Or just read the E&E. It offers a much better introduction to hearsay.

I never read for Evidence. I used an old outline, CALI lessons to prep for M/C and the E&E for understanding. I did really well.

The above is good but it's not everything and it doesn't offer a good background / understanding of hearsay.

hiima3L
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Re: Question for those who have taken Evidence before.

Postby hiima3L » Sun Sep 02, 2012 4:34 pm

Do as many multiple choice questions as you can. Evidence is the one class where an MPQ test makes sense IMO because there are clear cut right and wrong answers. The only way to REALLY learn evidence, especially hearsay, is through practice questions. You can memorize the rules but not understand how/when they apply.

I recommend law in a flash flashcards and after studying for the bar, evidence bar materials. Adaptibar has a ton of NCBE questions that were REALLY helpful for evidence.

henry flower
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Re: Question for those who have taken Evidence before.

Postby henry flower » Sun Sep 02, 2012 11:05 pm

kalvano wrote:Or just read the E&E. It offers a much better introduction to hearsay.

I never read for Evidence. I used an old outline, CALI lessons to prep for M/C and the E&E for understanding. I did really well.

The above is good but it's not everything and it doesn't offer a good background / understanding of hearsay.


Reading for Evidence is mostly unneeded. In my class, caselaw was irrelevant, except for Old Chief and Scalia's gonzo confrontation clause opinions. I agree that the E&E is pretty solid, so you should get it. I ended up using Siegel's multiple choice, which was helpful too. My casebook, Fisher, was actually a real treat as well, with tons of practice problems.

But, be careful. Hearsay is something that different professors approach in different ways, and you should use whatever analysis your professor prefers, instead of relying too heavily on a hornbook. You'll also want to pay attention to whether your professor is interested in the philosophical dimensions of hearsay (and evidence law in general) or is a practical, trial-oriented guy.

Weirdly, our class was 90% hearsay, but the exam was mostly impeachment and character evidence. Also, while hearsay is a semi-challenging concept, getting out a good Daubert analysis in an exam is probably tougher (so many factors!).

henry flower
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Re: Question for those who have taken Evidence before.

Postby henry flower » Sun Sep 02, 2012 11:12 pm

hiima3L wrote:Do as many multiple choice questions as you can. Evidence is the one class where an MPQ test makes sense IMO because there are clear cut right and wrong answers. The only way to REALLY learn evidence, especially hearsay, is through practice questions. You can memorize the rules but not understand how/when they apply.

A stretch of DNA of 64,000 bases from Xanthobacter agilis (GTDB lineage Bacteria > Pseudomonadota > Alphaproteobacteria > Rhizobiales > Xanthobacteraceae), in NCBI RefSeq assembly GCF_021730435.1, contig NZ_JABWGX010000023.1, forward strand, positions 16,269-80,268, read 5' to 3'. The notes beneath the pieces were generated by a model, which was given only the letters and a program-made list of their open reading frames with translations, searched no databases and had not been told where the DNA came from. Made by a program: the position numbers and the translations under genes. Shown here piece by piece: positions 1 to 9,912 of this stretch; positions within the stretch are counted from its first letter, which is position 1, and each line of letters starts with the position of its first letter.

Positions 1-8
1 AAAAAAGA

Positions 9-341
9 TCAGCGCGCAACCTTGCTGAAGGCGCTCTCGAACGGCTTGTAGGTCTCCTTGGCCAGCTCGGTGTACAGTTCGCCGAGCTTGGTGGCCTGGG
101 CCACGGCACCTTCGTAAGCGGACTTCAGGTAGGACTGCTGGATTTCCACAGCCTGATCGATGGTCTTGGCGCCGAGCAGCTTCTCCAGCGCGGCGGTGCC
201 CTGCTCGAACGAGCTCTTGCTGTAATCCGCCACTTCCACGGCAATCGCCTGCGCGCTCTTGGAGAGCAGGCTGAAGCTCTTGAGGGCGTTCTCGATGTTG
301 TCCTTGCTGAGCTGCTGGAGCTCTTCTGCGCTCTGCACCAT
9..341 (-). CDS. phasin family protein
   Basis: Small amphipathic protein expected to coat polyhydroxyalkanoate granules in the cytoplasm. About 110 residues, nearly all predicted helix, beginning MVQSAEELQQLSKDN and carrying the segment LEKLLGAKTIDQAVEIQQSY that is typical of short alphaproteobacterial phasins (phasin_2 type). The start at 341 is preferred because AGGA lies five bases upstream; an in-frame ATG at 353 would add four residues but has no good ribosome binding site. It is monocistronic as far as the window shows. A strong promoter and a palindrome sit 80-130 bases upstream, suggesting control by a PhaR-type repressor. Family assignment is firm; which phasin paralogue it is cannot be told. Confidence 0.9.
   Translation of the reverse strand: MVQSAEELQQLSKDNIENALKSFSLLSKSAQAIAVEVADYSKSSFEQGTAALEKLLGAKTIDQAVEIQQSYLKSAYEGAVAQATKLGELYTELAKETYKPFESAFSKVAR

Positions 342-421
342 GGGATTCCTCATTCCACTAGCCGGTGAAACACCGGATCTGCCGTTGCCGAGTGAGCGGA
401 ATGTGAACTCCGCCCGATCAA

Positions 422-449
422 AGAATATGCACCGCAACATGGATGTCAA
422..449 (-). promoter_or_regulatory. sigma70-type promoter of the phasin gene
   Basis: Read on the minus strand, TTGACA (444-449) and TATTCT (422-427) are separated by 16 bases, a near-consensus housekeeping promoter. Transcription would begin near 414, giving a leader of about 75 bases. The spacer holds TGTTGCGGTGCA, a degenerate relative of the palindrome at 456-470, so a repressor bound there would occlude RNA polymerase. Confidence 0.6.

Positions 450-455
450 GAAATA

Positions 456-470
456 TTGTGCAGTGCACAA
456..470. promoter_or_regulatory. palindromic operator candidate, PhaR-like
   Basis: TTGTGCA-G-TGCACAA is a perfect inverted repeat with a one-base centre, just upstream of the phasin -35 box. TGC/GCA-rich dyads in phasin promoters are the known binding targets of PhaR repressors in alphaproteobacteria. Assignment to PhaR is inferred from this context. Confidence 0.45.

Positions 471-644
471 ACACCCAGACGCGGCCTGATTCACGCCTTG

I recommend law in a flash flashcards and after studying for the bar, evidence bar materials. Adaptibar has a ton of NCBE questions that were REALLY helpful for evidence.


There's more gray area than you think--if that weren't so, evidence issues wouldn't be so hotly contested in every trial ever. Like anything in law school, it all depends on how your professor approaches it. Hearsay and character evidence, in particular, can be quite ambiguous.

It's a sneaky class. The specialized rules (insurance, subsequent improvements, etc.) seem the most straightforward. However, on my exam, they only appeared in contexts where applying the rule ran against the policy the rule was intended to promote. If you didn't spot that and spin out some arguments, you were losing half the points.

hiima3L
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Re: Question for those who have taken Evidence before.

Postby hiima3L » Tue Sep 04, 2012 1:33 am

henry flower wrote:
hiima3L wrote:Do as many multiple choice questions as you can. Evidence is the one class where an MPQ test makes sense IMO because there are clear cut right and wrong answers. The only way to REALLY learn evidence, especially hearsay, is through practice questions. You can memorize the rules but not understand how/when they apply.

I recommend law in a flash flashcards and after studying for the bar, evidence bar materials. Adaptibar has a ton of NCBE questions that were REALLY helpful for evidence.


There's more gray area than you think--if that weren't so, evidence issues wouldn't be so hotly contested in every trial ever. Like anything in law school, it all depends on how your professor approaches it. Hearsay and character evidence, in particular, can be quite ambiguous.


Of course, but not for OP's multiple choice final. Mine was 1/2 MPQs and they all had clearly correct answers.